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  • 1. Genotoxicity of Intercalating Agents inDrosophila melanogaster

2. Drosophila melanogaster

  • The term "Drosophila", meaning "dew-loving", is a modern scientific Latinadaptation from Greek words , drsos, dew", and , phlos, "loving" with the Latin feminine suffix -a.
  • Drosophilais a genus of small flies whose members are often called small fruitflies, or more appropriately vinegar flies, wine flies, pomace flies, grape flies, and picked fruit-flies.
  • One species in particular, Drosophila melanogaster , has been heavily used in research in genetics and is a common model organism in developmental biology.

3. Morphology

  • Drosophilaare small flies, typically pale yellow to reddish brown to black, with red eyes. Many species, including the noted Hawaiian picture-wings, have distinct black patterns on the wings. Most are small, about2-4 mm long
  • Life cycle
  • D . melanogasterhas a short diploid life cycle.
  • The larva forms in one day and then undergoes several stages of growth during which the imaginal disks and other precursors of adult structure proliferate.
  • These structure differentiate during pupation and the fly hatches and begins the cycle again

4. Chromosomes

  • It has only 4 pairs of chromosomes:
  • 3 autosomes (2L+2R; 3L+3R), and 1 sex chromosome (X+XorY).
  • Sex is determined by X and Y sex chromosomes.
  • XX is female and XY is male:
  • in contrast with humans, the number of Xs in relation to the number of autosomes determine sex
  • The mature larvae show giant chromosomes in the salivary glands called polytene chromosomes
  • Chromosome puffs are diffuse uncoiled regions of the polytene chromosome that are sites of RNA transcription.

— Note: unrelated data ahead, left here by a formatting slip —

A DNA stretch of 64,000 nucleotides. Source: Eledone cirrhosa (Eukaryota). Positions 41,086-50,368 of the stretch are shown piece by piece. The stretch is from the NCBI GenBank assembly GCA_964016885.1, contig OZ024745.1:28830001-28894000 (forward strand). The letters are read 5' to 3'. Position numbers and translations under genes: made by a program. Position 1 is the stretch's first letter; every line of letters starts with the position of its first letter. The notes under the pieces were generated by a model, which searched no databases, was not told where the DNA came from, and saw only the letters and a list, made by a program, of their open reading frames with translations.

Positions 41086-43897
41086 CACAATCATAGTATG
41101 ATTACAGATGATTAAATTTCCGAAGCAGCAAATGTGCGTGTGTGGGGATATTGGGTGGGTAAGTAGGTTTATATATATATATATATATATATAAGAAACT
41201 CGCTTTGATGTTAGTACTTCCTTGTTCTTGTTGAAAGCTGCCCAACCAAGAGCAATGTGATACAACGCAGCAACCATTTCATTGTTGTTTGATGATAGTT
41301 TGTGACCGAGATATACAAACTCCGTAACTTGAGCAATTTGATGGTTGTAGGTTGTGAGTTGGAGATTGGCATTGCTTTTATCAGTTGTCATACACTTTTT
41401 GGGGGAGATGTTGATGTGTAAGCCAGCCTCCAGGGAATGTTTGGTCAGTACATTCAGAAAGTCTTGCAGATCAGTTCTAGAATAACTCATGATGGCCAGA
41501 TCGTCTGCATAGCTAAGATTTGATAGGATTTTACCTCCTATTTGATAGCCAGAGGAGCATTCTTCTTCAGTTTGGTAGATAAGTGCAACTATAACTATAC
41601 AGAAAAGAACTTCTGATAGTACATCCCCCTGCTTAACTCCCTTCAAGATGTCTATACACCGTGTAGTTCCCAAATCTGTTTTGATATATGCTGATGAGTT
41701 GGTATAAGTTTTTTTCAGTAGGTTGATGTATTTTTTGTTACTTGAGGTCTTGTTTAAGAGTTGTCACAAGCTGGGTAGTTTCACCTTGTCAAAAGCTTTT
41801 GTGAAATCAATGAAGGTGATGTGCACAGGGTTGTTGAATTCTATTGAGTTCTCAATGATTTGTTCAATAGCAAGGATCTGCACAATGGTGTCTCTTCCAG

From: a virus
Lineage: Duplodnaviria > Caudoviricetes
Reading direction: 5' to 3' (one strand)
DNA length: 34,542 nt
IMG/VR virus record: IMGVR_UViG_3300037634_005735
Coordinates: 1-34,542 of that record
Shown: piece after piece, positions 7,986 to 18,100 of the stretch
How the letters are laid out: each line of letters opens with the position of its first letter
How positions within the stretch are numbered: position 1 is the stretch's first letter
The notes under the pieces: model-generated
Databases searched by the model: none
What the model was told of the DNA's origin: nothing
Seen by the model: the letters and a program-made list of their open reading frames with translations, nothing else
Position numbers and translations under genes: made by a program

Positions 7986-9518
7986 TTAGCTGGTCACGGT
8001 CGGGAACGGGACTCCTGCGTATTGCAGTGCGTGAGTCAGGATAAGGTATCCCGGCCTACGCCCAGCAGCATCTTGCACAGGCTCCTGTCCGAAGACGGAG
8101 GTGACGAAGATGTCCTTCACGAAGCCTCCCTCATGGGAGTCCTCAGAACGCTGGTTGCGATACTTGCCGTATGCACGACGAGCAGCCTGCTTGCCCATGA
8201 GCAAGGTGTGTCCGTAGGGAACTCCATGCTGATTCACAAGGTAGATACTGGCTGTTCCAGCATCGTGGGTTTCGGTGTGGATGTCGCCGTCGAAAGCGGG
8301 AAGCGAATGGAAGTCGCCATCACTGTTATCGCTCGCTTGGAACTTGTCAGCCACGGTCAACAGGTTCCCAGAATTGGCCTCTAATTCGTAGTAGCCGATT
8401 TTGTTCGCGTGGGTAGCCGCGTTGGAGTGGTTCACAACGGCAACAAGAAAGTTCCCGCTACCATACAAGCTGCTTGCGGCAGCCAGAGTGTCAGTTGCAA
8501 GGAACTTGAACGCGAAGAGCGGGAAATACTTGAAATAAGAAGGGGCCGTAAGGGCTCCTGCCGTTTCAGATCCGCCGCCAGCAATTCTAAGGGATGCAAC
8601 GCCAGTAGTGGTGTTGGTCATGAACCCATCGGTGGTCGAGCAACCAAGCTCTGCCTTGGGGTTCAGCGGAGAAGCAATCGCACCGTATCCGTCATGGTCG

• A Balbiani ring is a large chromosome puff.
  • In addition to increasing the volume of the cells nuclei and causing cell expansion, polytene cells may also have a metabolic advantage as multiple copies of genes permits a high level of gene expression.

5. Intercalation

  • In chemistry,intercalation is the reversible inclusion of a molecule (or group) between two other molecules (or groups). Examples includeDNA intercalation.
  • There are several ways molecules also known as ligands " - can interact with DNA:Ligands may interact with DNA by covalently binding, electrostatically binding, orintercalating .
  • Intercalationoccurs when ligands of an appropriate size and chemical nature fit themselves in between base pairs of DNA. These ligands are mostly polycyclic, aromatic, and planar, and therefore often make good nucleic acid stains. Intensively studied DNA intercalators include ethidium bromide, provlavine, daunomycin, doxorubicin, and thalidomide.
  • Intercalation induces structural distortions. Left: unchanged DNA strand. Right: DNA strand intercalated at three locations (red areas).

6. Mechanism of Intercalation